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I'm trying to show a two-dimensional array in the editor like the "Layer Collision Matrix" is shown in Unity: enter image description here

Though instead of checkboxes I need ints, and a full grid (not the triangle shape.) I can't seem to figure out how to do this though... I can get a custom editor, though making the grid fails. So, is there any way I can see the code of the Physics Manager's editor (the Layer Collision Matrix is in there) or maybe someone knows a good way to do this?

Note: Preferred language is c#, though any will do.

Thanks.

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up vote 3 down vote accepted

The code involved in what you're looking for is pretty complex, so I'm going to rely on you to know what I'm talking about here. The Unity docs are your friend.

  1. Create a GUIArea where your special editor tool will be. Inside it, place a function call that will then call the other rendering functions. I suspect you'll want to do some encapsulation here. Encapsulating the gui in another function will allow you to duplicate its functionality (within the limits of your abstraction) and move things around on screen more easily.

  2. Design three anchor points (Vector2). They should each represent the top-left coord of your row labels, column labels, and data field. Note that the columns anchor needs to be directly above (same x-value as) the row anchor, since rotating (next step) will transform the anchor.

  3. Use GUIUtility.RotateAroundPivot() to rotate the GUI transform matrix by 90° around the column anchor point.

  4. Write a long GUI.Label (or several of them) for your labels. Anchor them at the column anchor. Per the image above, your label string could read something like "Default\nTransparentFX\nIgnoreRaycast\nWater" where the \n creates a newline.

  5. Rotate again, -90° back to the original matrix. Alternatively, you can copy GUI.matrix prior to step 3, then assign it back for a guaranteed matrix reset. Rotating back and forth may have some error due to floating-point and other imprecision.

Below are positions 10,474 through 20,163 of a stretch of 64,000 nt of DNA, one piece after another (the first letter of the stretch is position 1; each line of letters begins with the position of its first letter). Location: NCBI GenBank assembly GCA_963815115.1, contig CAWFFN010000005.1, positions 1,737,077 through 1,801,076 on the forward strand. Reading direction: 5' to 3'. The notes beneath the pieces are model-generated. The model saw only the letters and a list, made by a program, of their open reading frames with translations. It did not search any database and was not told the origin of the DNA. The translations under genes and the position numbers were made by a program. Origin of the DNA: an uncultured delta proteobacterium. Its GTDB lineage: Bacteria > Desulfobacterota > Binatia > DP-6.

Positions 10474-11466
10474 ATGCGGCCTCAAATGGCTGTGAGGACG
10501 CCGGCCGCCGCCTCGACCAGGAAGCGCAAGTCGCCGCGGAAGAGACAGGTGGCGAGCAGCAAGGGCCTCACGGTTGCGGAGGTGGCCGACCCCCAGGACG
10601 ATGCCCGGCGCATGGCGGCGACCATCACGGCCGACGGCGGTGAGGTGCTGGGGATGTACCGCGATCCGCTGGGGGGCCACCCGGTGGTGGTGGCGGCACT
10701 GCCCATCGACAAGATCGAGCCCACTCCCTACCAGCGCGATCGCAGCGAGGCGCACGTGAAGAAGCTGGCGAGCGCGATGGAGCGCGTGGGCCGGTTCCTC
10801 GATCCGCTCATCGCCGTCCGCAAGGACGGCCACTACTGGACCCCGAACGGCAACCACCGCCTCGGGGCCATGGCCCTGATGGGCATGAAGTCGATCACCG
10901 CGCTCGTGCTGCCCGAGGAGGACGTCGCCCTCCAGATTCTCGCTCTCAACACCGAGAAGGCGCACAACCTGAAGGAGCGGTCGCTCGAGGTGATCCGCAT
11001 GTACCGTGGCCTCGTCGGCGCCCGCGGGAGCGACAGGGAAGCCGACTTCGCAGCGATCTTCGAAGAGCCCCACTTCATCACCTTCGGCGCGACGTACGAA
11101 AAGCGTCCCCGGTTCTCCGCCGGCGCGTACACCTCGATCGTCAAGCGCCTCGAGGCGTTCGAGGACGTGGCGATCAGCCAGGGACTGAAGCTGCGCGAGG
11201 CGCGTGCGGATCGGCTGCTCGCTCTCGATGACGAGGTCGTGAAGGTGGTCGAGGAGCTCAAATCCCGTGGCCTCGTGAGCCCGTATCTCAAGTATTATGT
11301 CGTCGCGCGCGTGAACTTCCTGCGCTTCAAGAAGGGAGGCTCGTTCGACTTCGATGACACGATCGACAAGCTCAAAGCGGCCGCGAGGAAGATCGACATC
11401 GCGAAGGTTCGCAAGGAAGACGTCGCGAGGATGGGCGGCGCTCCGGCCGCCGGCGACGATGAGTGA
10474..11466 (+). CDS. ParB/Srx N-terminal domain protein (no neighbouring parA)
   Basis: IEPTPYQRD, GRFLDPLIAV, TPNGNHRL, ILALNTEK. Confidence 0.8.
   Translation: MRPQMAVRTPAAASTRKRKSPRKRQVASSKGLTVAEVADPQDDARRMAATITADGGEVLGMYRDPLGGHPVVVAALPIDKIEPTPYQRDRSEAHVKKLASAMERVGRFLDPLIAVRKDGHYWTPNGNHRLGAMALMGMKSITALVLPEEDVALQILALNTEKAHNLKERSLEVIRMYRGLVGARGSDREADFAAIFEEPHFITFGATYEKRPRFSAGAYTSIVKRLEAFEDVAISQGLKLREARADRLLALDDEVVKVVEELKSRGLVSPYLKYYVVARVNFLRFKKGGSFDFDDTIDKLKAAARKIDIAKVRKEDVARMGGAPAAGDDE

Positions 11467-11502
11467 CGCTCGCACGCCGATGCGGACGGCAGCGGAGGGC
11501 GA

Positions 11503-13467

6. Write labels for the rows. Same method as two steps back. Anchor them at the row anchor.

  7. This is the harder part. Iterate through your data field, creating a small EditorGUI.IntField() or StringField() or even ObjectField() for each element in your data. Each element will need its own anchor, which is then summed with the data field anchor. If your data field is a square 2D array, deriving the anchors will be easy – though you'll also have empty elements in your array (if you want the exact functionality described above). If you want to conserve memory, you'll have to transform the element indexes into coordinates using some tricky math. I'm not sure off the top of my head how I'd do it.

Hope I'm not forgetting anything. Unity's GUI is a b----. Comment and I'll do my best to help you.

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Thanks, looks good. I didn't know about the RotateAroundPivot thing (and clearly didn't search thoroughly enough to find it.) The rest seems relatively straightforward (though, as you said, the GUI can be a little annoying a times.) Thanks! When I make it I'll post my code, though don't have time atm, so might be a while. –  The Oddler Jan 9 '13 at 12:06
    
Glad it's still relevant. I noticed that the question is two months old :P –  cjcurrie Jan 10 '13 at 5:56
    
Yea, currently I solved it in a less user-friendly way, but it was ok since it's just me who has to use it. –  The Oddler Jan 10 '13 at 11:07
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